While I really appreciate the insights and perspective from the story
approach Michael presented, it feels far too contrived to me. I'd like
to see if we can capture some feel of the story-style narrative without
pushing the limits too hard.

The problem I have with the story is that anything a little too
far-fetched is hard to accept. People don't have the experience of
living in a town that has no tax-funded public services. Perhaps if the
story were described as a rural road out of town where there's no mayor
or such, then it's just the individuals in the houses in the
neighborhood dealing with the challenge of cooperation without an
existing government structure for support.

At any rate, the big issue is that Robert (alone among everyone in this
regard, I think) feels that (A) we need to be able to talk to people
about "solving the snowdrift dilemma" and the idea that e.g. Patreon
doesn't "solve the snowdrift dilemma" etc.  so have a core thing we get
people to understand as "the snowdrift dilemma" which itself is the core
cooperation dilemma, and so (B) any reference to toll-roads etc.
shouldn't be a factor that people come to associate with "the snowdrift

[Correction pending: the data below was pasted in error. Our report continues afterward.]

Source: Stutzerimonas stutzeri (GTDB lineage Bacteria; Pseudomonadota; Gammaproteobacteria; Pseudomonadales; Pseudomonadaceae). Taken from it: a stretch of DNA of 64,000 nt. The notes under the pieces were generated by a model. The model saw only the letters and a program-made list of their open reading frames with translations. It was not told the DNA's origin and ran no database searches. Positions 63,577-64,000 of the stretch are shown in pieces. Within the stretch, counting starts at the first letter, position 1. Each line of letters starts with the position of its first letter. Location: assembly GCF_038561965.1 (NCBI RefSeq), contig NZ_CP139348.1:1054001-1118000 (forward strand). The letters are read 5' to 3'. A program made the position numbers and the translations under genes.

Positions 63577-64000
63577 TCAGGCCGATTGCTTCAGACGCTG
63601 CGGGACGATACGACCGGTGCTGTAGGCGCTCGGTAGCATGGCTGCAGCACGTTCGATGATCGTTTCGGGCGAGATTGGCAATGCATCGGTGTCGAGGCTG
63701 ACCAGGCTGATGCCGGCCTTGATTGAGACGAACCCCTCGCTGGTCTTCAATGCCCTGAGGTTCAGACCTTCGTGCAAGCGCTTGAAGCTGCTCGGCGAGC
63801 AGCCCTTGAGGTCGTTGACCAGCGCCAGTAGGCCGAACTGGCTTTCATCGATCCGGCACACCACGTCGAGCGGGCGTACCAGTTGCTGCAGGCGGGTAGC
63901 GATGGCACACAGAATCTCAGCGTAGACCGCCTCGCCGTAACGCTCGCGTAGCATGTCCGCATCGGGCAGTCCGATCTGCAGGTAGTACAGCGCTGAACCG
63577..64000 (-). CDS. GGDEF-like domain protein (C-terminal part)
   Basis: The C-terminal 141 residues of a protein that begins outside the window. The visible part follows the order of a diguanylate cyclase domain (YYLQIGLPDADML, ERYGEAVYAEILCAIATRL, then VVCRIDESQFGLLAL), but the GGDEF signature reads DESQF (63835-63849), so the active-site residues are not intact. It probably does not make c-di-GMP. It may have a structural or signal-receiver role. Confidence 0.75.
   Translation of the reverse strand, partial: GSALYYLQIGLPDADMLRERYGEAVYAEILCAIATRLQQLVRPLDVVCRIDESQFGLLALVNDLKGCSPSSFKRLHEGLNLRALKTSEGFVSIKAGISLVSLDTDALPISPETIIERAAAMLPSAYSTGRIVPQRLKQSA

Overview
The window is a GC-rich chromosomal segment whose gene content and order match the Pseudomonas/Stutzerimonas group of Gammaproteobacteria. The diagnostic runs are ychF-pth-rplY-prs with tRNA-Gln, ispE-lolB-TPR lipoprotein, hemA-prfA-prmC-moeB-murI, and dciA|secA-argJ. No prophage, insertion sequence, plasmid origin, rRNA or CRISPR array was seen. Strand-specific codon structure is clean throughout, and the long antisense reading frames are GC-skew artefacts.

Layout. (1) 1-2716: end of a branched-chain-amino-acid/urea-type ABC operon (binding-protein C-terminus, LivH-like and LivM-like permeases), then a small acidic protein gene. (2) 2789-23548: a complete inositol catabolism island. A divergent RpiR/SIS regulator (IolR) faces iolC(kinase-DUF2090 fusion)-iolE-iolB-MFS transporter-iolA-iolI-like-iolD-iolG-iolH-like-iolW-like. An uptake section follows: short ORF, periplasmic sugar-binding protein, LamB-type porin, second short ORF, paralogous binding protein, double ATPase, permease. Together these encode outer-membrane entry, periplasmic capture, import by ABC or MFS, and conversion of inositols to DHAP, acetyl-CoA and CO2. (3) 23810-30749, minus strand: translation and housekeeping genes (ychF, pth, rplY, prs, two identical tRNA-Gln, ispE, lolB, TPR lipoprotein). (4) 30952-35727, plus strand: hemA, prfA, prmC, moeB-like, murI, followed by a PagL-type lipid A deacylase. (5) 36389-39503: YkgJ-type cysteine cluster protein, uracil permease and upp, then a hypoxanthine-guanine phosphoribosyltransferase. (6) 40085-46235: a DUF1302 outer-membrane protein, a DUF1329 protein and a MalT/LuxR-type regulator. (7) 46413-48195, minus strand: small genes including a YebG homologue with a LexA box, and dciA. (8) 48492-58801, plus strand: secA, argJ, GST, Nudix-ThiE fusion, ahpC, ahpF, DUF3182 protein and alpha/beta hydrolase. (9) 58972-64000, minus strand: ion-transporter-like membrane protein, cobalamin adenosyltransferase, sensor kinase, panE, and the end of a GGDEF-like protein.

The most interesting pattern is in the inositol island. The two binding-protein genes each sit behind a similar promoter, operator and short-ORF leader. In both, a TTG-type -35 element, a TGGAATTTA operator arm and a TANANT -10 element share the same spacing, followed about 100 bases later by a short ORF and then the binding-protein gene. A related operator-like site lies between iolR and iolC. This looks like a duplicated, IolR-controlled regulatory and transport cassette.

dilemma" because it brings up different dilemmas.

I still do not agree with Robert's view, but I do think there's an
important question about where the toll-road issue comes in when
explaining things. So, I'm going to start a new thread on the discussion
list about this question.

One last point about Michael's story: I don't like the wordings that say
"The same way it was hard for the townspeople to cooperate to clear the
snowdrift, it's hard for people to cooperate to fund creation of 'public
goods' that benefit us all." That and related wordings really push the
idea that it's just a metaphor. I would rather say "the same dilemma
applies to other public goods…" because that expresses that the
snowdrift dilemma is an example, not just a metaphor.

If we say "the snowdrift dilemma is an example of a public goods
problem" that's just true completely and not a metaphor. When we say
"software funding faces the snowdrift dilemma", it becomes a metaphor.

Anyway, if we *directly* apply crowdmatching to the snowdrift problem,
it's not a matching of volunteer time (although that's possible, it's
not what we're doing). Instead, it's just crowdmatched funding to pay
for the snow-plow.

The accurate version of the story accepting a mayor and government is
either (A) "so we passed a new tax to fund snow-clearing in the future"
(that's it) or (B) "we tried to pass a new tax, but the people were
opposed to new taxes, so came up with the best voluntary alternative: we
set up a crowdmatching pledge where each of us agreed to pay a little
bit times the number of donors to our snow-clearing fund, and thus we
built up an adequate fund and were able to hire a snow-plow on our own
terms, which meant no toll gates and billboards!"

Anyway, will post to discuss list my bigger thought.

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